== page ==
Aug 22, 2009
You wouldn't waste money if you install 4GB REGARDLESS of Windows (starting
View 9 Replies
w/Vista) or hardware (starting w/post-2006) you have, but you can do more,
read my article:
As you know from Electrical Engineering basics, theoretical memory space is
defined by the address bus width. In a binary system it's simply 2^N where
N is the address width.
In plain English:
If your Windows is 32-bit it can theoretically manage 2^32 = 4GB.
If your hardware (e.g. Intel945 chipset?) is 32 bit but Windows is 64 bit,
or hardware is 64bit but Windows is 32 bit it's still 4GB as obviously the
lower address width limits the system, and disregards 64 bit elsewhere.
The practical numbers are somewhat different:
a) Windows 32-bit claims a whopping 0.75GB for itself ("untouchable" by
you - the user) due to I/O overhead in a 4GB memory space leaving you with
ONLY 3.25GB of usable memory
Too long to explain but just accept it as a fact - almost a Gigabyte is
eaten by the BIOS, I/O, etc. memory addresses your applications cannot use.
b) On the upside you can go over 4GB EVEN in a 32-bit Windows if this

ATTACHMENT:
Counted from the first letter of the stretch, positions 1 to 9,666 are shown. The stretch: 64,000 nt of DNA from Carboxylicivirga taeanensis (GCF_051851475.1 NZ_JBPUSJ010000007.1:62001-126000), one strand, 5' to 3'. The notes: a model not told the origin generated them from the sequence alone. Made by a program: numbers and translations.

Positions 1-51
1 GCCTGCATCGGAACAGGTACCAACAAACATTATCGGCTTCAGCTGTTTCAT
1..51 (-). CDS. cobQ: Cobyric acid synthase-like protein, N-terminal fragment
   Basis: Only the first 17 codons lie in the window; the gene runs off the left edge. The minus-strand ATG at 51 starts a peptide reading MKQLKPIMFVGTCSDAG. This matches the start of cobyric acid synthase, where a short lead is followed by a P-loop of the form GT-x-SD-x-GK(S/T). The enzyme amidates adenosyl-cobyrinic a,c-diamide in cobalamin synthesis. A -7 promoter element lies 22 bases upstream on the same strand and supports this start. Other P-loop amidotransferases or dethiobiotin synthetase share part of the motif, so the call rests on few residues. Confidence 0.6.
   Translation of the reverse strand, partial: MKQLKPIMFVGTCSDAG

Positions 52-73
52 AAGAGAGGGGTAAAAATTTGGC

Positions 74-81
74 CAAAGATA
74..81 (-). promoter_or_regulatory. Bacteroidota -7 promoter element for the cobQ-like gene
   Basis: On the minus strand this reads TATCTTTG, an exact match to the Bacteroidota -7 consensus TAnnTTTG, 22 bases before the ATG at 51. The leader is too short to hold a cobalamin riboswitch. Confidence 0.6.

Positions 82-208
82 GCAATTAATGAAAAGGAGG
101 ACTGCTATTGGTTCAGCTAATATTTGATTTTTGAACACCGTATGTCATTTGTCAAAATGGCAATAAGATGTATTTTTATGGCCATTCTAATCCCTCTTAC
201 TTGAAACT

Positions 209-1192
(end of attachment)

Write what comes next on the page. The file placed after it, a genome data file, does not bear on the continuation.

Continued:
Windows is a Server, and not a Client version.
There's a 99.9% chance you running a Client and not Server Windows, so your
usable memory is therefore:
3.25GB But I don't know exactly what Win version you run, so you can
calculate by understanding this article, i.e if you're so advanced as to
have Windows SERVER edition, then even in 32-bit configuration it can "page"
more than 4GB.
How much did you pay for 4GB and how much WOULD you pay for 3GB?
The $dollar difference as of September2009 is NOT worth any regret.
You'd lose pennies, stop worrying & have at least 4GB. Also better if you
install memory modules "symmetrically" which, as a consequence, also means
you'd have an even number of memory units.
In plain English, it's better to install two modules 2GB+2GB = 4GB, than
2GB+1GB = 3GB which is assymetric, although such may not longer be of any
importance for new computers, in the past it was an issue. Still I
recommend not to play with assymetry for DDR2 memory, I don't know about
DDR3 and this example covers 4GB. You might have 4GB+4GB=8GB for example,
for 64-bit Windows AND 64-bit hardware as a requirement.
Why would anyone need 8GB?
Well, I even need MORE - 16GB for CAD/Engineering & Graphics design work, so I can lots of memory running heavy-duty engineering simulations.
Plus it stimulates industry (but hurts environment)
So memory space is defined by 3 factors:
OS bit width
Whether your Windows addressing is using virtuial/paging/etc to bypass
normal addressing limted to 2^N - i.e. is it a regular Win Client or Server,
and how much your Windows wastes for itself (overhead)
Just get 4GB and be done with it.
BUT IF YOU NEED 1GB+1GB MODULES = 2GB of laptop, DDR667 speed memory, let me
know - I can ship for free (you just pay shipping by Post Office in USA or
abroad), I removed them and replaced with 8GB on my laptop.